West Valley College’s Sandra LaFave does a great job following this line of thought and pointing out why it doesn’t work. The basic claim of egoists, LaFave notes, is that people “always and invariably act in their self-interest”. However, most moral codes call for altruism, which, in egoists’ account, is “demanding the impossible”. Moral codes, so egoists’ thinking goes, should not demand “the impossible”, so we should take up a “more realistic” system such as – ta-da! – ethical egoism.

To accept this conclusion, you have to accept the premise that psychological egoism is a given fact in the first place. To date, neither Rand nor anyone else has been able to prove definitively that the proverbial soldier who dives on a grenade acts selfishly, not altruistically.

— And as an antidote to Ayn Rand, I give you the esteemed Prof. Richard D. Wolff’s latest Economic Update, in which he discusses the following: “Montreal students fighting tuition hikes, global economic slowdown (again) and Spain’s bank crisis, and big pay for CEOs of top financiers. Analyses of (1) Wisconsin and California elections, and (2) huge Mondragon cooperative corporation.”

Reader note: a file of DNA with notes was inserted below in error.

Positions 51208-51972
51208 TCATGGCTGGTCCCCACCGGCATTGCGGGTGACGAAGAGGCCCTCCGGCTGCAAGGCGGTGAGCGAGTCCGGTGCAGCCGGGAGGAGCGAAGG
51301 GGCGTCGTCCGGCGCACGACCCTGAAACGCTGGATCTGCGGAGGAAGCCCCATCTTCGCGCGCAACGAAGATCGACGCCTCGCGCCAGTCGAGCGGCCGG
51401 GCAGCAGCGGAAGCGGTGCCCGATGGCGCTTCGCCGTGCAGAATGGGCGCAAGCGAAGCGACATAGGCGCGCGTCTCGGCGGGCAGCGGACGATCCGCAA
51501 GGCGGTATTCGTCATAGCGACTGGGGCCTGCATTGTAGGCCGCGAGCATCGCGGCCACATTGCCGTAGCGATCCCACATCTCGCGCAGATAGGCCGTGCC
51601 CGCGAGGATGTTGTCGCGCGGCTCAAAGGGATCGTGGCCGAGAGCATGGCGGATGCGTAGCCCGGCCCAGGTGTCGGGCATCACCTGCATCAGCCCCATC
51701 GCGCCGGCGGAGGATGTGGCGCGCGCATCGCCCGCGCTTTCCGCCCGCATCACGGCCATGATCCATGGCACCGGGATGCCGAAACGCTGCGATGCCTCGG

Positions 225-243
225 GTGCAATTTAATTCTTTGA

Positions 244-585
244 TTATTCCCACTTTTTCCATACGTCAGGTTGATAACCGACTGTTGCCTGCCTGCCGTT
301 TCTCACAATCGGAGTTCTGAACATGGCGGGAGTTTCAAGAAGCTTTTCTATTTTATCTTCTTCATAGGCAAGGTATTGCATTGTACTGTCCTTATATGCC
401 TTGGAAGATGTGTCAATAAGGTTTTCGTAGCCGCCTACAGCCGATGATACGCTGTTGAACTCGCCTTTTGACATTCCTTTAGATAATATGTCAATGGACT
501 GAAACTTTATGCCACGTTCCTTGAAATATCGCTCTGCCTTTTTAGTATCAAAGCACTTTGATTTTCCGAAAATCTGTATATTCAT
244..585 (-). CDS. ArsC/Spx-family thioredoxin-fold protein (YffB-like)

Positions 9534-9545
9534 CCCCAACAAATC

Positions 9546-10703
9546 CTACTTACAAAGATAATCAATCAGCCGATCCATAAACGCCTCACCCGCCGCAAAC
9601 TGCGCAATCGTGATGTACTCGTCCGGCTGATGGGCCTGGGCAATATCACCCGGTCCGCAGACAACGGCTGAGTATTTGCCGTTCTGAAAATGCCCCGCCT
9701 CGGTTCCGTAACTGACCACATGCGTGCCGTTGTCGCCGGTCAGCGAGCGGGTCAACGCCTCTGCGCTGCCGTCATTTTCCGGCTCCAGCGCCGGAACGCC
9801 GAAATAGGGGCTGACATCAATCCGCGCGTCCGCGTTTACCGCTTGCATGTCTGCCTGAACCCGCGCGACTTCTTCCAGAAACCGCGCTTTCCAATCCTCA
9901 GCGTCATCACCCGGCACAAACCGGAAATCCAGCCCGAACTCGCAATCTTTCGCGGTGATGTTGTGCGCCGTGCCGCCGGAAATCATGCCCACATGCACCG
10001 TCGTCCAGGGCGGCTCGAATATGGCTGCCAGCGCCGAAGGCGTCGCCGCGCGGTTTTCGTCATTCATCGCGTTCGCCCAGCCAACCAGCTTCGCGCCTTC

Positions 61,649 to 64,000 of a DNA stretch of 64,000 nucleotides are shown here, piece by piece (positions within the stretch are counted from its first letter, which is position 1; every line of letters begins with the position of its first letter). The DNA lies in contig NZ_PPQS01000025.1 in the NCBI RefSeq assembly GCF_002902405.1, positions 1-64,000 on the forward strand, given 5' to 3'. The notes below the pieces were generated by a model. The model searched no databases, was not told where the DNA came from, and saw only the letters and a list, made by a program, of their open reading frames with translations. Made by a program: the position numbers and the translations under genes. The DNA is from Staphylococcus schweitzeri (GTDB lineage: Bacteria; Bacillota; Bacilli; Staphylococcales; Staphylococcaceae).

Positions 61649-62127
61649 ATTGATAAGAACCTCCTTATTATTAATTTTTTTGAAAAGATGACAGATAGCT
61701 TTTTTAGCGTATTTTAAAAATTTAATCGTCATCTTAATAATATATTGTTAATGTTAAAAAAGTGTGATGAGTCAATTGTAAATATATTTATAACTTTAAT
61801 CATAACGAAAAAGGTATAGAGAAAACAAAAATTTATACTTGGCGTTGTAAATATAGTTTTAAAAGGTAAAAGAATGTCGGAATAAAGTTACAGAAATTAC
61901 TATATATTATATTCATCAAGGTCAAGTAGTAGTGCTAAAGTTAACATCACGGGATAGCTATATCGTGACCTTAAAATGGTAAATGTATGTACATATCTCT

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Romney Camp Fumbles Equal Pay For Women Question

Posted by Phoenix Woman on April 11, 2012

Mitt Romney’s campaign was asked during a press call this morning if Romney supported the Lilly Ledbetter Fair Pay Act, which assists women in working to get equal work for equal pay. This bill was the first legislation President Obama signed into law, and conservative Republicans of the sort that make up the GOP base have been agitating for its repeal ever since.